Let me say one thing about a book that is simultaneously quite possibly my most and least favorite book at once. I don't question what C.S. Lewis was ultimately trying to accomplish in his book The Great Divorce, but I do question his choice of milieu (the purgatorial scenario, be it a dream or not). It was a handy platform quite tailored to fit his purposes, but it brought with it a margin for misunderstanding and points of confusion rather than clarification.

I know there are all sorts of risks that come inevitably with the publishing of anything. You are bound to be misunderstood or misinterpreted by some. You're certain to be scoured and scorned by non-thinking people who write you off as an ex-fundie with a chip on her shoulder due to what they deem abnormal glitches in the system, mere exceptions to the rule rather than the painful reality of what does occur in extreme camps.

You can't help but take that risk, if you're going to say anything at all. I know you're not trying to please everyone and that you're trying to reach particular people more than others. I'm simply leery of that margin...and I would hate for your points to be missed.

I see your points, Jeri. We're not inspired prophets, so perhaps the comparison breaks down a bit; but we are members of the Body and are commanded to take heed to what's going on and exhort one another and confront false teaching and admonish errant or ensnared brothers and sisteres in meekness and love. I'm not denying it's personal, on all sides. That's what the Church is all about, relationships within Christ.

If it's any encouragement, the spectrum of Fundamentalism IS broad these days. There are all kinds, THANK GOD. =) There are those who still claim the label (for sake of its original historical stance on the authority of God's Word) but are striving to reform the movement (knowing that its original applications and aims have been perverted to varying degrees with dire consequences). Here are just a few articles by thinking Fundamentalists in my acquaintance:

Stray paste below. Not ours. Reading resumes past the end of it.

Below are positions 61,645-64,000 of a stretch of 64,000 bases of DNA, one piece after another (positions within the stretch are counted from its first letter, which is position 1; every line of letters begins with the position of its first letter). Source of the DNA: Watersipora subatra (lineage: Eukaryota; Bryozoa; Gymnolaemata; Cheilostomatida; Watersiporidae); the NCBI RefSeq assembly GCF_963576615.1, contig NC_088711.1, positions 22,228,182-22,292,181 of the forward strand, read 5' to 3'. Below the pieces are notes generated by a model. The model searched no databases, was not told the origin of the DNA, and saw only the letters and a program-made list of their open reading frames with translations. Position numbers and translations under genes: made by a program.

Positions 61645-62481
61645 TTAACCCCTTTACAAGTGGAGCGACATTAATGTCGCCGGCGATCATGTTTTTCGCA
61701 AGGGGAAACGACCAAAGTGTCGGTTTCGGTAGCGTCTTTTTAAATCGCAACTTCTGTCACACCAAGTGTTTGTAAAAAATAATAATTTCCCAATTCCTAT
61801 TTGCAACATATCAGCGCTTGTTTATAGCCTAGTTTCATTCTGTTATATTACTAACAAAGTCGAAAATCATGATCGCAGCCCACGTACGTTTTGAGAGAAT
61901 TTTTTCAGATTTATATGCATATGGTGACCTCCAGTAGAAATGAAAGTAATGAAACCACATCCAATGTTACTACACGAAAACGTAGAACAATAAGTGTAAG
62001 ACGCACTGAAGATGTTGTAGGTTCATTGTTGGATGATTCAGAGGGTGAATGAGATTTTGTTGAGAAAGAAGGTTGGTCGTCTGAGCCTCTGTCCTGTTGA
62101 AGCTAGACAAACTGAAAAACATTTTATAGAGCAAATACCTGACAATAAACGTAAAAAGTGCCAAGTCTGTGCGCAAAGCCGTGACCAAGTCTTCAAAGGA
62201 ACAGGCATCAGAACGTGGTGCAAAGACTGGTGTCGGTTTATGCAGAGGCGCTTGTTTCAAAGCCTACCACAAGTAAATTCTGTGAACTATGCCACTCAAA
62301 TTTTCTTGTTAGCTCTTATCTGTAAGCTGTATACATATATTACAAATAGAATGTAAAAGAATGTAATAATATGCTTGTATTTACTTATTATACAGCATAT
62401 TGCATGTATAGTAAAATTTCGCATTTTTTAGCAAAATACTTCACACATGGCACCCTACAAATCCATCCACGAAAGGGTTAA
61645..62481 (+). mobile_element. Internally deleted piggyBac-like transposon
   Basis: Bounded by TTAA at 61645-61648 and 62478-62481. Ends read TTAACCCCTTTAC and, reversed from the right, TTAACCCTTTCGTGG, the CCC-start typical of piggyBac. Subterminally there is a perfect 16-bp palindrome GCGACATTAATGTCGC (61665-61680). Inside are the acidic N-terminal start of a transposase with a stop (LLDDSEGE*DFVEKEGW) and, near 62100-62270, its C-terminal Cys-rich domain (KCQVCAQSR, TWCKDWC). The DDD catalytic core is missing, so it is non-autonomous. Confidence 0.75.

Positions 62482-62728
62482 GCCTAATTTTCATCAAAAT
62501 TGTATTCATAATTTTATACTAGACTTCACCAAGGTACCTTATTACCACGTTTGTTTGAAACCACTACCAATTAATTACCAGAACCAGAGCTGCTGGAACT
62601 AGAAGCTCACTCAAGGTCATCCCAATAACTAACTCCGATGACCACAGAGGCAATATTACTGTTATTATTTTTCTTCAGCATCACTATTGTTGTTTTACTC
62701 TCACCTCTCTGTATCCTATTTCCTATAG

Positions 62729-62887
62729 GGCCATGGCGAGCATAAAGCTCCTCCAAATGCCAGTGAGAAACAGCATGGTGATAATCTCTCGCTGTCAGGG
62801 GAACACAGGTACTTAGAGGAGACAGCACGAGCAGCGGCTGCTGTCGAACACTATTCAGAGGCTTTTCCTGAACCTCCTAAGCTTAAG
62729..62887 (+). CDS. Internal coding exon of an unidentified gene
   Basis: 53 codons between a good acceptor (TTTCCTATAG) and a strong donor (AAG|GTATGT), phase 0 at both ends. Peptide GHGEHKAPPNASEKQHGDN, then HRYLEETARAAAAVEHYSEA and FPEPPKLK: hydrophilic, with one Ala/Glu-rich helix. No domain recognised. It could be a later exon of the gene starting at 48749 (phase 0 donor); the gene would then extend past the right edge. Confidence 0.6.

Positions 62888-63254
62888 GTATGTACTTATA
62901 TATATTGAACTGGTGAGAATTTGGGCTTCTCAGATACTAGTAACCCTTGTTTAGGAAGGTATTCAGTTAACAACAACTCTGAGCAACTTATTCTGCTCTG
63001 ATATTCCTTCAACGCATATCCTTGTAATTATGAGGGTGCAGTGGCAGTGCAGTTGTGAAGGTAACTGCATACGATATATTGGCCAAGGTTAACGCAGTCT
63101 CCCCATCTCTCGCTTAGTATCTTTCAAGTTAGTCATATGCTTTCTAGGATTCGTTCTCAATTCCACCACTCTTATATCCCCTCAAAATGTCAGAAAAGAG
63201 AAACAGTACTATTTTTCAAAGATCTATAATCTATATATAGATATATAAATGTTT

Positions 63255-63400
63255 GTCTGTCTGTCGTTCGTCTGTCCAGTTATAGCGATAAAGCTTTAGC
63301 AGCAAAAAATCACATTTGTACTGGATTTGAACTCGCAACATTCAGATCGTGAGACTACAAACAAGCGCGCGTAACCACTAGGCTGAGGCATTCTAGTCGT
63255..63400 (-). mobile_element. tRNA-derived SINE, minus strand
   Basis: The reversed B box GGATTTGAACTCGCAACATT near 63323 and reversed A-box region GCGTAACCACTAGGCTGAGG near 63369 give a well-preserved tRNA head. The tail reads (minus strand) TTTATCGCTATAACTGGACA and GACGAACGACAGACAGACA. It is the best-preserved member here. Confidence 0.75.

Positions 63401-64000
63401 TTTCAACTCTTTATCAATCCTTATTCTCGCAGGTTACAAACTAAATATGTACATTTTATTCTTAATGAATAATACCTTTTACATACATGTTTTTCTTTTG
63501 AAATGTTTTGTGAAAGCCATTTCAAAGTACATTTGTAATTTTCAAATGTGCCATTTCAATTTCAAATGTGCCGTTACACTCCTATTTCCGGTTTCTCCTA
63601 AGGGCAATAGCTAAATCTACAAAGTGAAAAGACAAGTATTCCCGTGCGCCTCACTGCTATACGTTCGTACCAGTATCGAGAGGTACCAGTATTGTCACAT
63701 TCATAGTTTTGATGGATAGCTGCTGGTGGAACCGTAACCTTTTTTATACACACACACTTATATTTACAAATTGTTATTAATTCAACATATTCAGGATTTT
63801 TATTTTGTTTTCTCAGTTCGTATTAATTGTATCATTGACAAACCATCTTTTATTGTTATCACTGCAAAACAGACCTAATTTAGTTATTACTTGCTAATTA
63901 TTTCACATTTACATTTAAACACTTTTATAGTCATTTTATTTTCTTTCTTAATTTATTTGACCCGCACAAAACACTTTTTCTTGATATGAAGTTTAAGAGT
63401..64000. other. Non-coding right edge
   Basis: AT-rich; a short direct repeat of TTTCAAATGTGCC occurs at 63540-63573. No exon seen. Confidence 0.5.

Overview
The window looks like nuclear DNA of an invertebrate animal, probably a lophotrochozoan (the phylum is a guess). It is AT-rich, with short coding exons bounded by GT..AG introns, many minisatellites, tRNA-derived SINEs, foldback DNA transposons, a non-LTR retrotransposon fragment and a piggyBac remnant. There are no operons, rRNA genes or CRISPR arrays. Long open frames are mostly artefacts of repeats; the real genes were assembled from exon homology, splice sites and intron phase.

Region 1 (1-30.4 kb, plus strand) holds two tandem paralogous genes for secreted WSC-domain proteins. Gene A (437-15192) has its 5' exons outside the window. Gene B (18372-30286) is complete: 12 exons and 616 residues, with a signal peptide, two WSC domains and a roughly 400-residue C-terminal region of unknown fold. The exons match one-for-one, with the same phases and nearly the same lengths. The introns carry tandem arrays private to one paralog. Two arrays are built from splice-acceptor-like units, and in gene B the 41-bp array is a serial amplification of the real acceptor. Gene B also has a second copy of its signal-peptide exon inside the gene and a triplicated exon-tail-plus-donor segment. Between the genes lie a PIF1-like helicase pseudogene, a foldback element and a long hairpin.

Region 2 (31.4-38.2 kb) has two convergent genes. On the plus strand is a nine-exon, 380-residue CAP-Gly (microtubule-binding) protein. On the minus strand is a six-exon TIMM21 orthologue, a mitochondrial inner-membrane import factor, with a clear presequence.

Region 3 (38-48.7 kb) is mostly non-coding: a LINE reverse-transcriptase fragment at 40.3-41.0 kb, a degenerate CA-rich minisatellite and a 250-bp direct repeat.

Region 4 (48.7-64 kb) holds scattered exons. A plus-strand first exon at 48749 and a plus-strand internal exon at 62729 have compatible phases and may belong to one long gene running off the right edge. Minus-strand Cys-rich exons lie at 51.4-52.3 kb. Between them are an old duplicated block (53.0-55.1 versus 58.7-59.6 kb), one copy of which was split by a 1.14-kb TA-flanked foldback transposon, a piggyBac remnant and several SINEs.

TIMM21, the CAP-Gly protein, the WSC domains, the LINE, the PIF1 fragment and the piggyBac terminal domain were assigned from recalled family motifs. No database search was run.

Unanimity vs. Unity, Or Why Young Fundamentalists Defect(Bob Bixby, weblog.wordcentered.org)
The Label of Fundamentalism(Bob Bixby quoting Daniel Davey, weblog.wordcentered.org)
Pensees: Index of Fundamentalism Posts(Bob Bixby, weblog.wordcentered.org)
How To Know a Legalist When You See One(Adam Bailie, www.adambailie.com)
The Folly of Decisionism(Adam Bailie, www.adambailie.com)
Trends, Traditions, and the Work of the Ministry
(Adam Bailie, www.adambailie.com)
Fundamentalism: Here Are My Questions(David Morris, www.graceandpeace.us)
Fundamentalism: Take 2(David Morris, www.graceandpeace.us)
Apelles: Index of Fundamentalism Posts(David Morris, www.graceandpeace.us)
Young Fundamentalists: Their Baggage, Their Blogs(me, www.karagraphy.com)

I don't know many people, but I look at some of the people I know as representative samples of what God is doing on a far larger scale. I believe He's sovereign, He's the Head of His Church, and He's moving in it for His glory.

I'll be reading. And I do love the "secret radio"/"tuning"/"mic" analogy. It's pretty great.